“If you could compare yourself with any animal, which would it be and why?”
Apparently this is a common odd-ball question at job interviews. I like to think I am goat. Curious, independent, playful and highly adaptable. You would have pictured something entirely different if I had said I was a sheep. Soft and fluffy? A mindless follower? Anxious?
But is there really that much of a difference between a goat and a sheep?
They are both relatively small-sized ruminants that bleat. Both are often white. In reality, sheep and goats bring different things to the table – literally. There are differences in the quality of their meat. Although sheep milk is fattier, goats tend to produce milk in larger quantities. Sheep obviously give us wool but goats are also useful. For example, they have been used by Pastoralist people in Africa as a defense against tsetse flies: they eat the vegetation, destroying the flies’ habitat.
So what is the quickest way to distinguish the domestic goat (Capra hircus) from the domestic sheep (Ovis aries)?
Goats have horns? Wrong, some sheep also have horns!
Goats have beards? Also wrong, not all goats are equally handsome.
It’s all in the tail! The tail of a goat points up, and sheep have hanging tails. Differences between the two taxa are elegantly portrayed in the infographic below:
But not for an archeologist… Many of these differences are in the soft tissues or behaviors and thus do not preserve in time. As a result, archeologists often lump together bones or fossils from goats and sheep because they cannot distinguish them. Goats and sheep were both domesticated in the Fertile Crescent region in the Near East and Mediterranean during the Early Neolithic and their remains are often found together at sites from this period. There are some differences in their bone morphology, but they are very subtle to the non-expert and not always reliable.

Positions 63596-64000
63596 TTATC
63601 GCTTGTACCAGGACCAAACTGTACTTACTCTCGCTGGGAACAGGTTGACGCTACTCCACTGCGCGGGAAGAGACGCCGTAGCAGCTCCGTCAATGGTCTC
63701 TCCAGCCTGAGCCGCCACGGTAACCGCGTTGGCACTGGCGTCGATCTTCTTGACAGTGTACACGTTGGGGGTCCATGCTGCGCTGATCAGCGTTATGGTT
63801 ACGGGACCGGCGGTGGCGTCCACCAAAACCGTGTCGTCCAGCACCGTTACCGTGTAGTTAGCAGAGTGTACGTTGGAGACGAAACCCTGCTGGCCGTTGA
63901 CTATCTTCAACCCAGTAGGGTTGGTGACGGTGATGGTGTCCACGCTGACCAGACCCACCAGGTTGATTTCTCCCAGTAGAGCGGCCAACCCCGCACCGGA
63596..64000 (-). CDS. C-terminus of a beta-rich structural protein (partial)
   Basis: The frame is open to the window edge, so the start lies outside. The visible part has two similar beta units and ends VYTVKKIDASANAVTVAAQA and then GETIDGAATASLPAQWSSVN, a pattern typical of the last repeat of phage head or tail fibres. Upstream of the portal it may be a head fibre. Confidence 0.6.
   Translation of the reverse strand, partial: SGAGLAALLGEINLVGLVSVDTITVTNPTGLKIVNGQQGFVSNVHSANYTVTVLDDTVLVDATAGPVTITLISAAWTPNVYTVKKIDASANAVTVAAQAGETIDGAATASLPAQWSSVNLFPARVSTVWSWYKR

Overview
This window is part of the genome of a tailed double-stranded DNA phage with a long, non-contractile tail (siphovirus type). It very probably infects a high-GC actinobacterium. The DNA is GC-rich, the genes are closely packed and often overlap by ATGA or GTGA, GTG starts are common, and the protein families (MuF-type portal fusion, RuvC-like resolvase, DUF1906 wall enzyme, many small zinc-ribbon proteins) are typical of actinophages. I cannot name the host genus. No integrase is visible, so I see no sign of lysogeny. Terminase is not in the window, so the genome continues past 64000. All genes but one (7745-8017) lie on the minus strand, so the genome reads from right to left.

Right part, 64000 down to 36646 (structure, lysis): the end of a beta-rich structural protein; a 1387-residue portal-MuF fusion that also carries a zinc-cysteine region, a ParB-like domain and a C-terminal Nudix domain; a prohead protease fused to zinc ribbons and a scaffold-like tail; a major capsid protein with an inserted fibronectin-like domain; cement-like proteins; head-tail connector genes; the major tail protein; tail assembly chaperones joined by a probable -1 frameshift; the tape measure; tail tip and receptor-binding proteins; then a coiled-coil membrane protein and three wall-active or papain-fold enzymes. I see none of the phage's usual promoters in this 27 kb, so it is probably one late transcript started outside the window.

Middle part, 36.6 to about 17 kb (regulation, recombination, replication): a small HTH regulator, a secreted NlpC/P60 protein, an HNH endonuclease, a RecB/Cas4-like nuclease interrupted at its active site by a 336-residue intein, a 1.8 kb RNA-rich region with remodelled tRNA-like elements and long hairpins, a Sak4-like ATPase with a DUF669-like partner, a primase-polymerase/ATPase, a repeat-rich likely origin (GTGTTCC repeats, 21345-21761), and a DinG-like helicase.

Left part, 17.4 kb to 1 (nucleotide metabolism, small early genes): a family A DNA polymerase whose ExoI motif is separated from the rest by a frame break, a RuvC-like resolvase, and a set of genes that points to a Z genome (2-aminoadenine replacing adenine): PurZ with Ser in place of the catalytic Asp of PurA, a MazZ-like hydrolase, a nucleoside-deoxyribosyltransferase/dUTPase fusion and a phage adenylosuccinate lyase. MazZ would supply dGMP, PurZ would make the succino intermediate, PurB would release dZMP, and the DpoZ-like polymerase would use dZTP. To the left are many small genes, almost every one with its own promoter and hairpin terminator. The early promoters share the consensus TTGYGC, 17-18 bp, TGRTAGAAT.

Another confounding factor is that the evolution of these animals was highly influenced by selection of desired traits by humans (artificial selection for early sexual maturity, coat color, smaller horns). There are also multiple species of wild goats and sheep which further complicate the family portrait.
There’s one way sheep and goats are clearly different: genetics. Sheep have 54 chromosomes, and goats have 60. In the last 15 years or so, genetics studies have become increasingly popular and started tackling archeological questions. Some have looked at the early domestication of various animals, including the bleaters in question. Genetic studies have not only allowed us to distinguish between the archeological remains of a goat and a sheep, but they have also provided significant insights into the speciation of each taxa. At least 6 mtDNA haplogroups (or genetics “types”) of domestic goats have been found, which would correspond to multiple domestication events. Similarly, at least 5 sheep haplogroups have been found. Although it’s worth pointing out that DNA is just a useful tool – not magic. DNA, and particularly ancient DNA, can suffer from contamination at the site, the lab or anywhere in between.
But generally speaking, if you’re a goat and someone mistakes you for a sheep, don’t worry, just request a DNA test!
For more on sheep and goat genetics:
Luikart, Gordon, et al. Multiple maternal origins and weak phylogeographic structure in domestic goats. Proceedings of the National Academy of Sciences 98.10 (2001): 5927-5932.
Meadows, Jennifer RS, et al. Five ovine mitochondrial lineages identified from sheep breeds of the near East. Genetics, 175.3 (2007): 1371-1379.
To learn how archeologists differentiate the two animals:
Zeder, Melinda A. (2010). Assessing the reliability of criteria used to identify postcranial bones in sheep, Ovis, and goats, Capra. Journal of archaeological science, 37 (11), p. 2887 – 2905.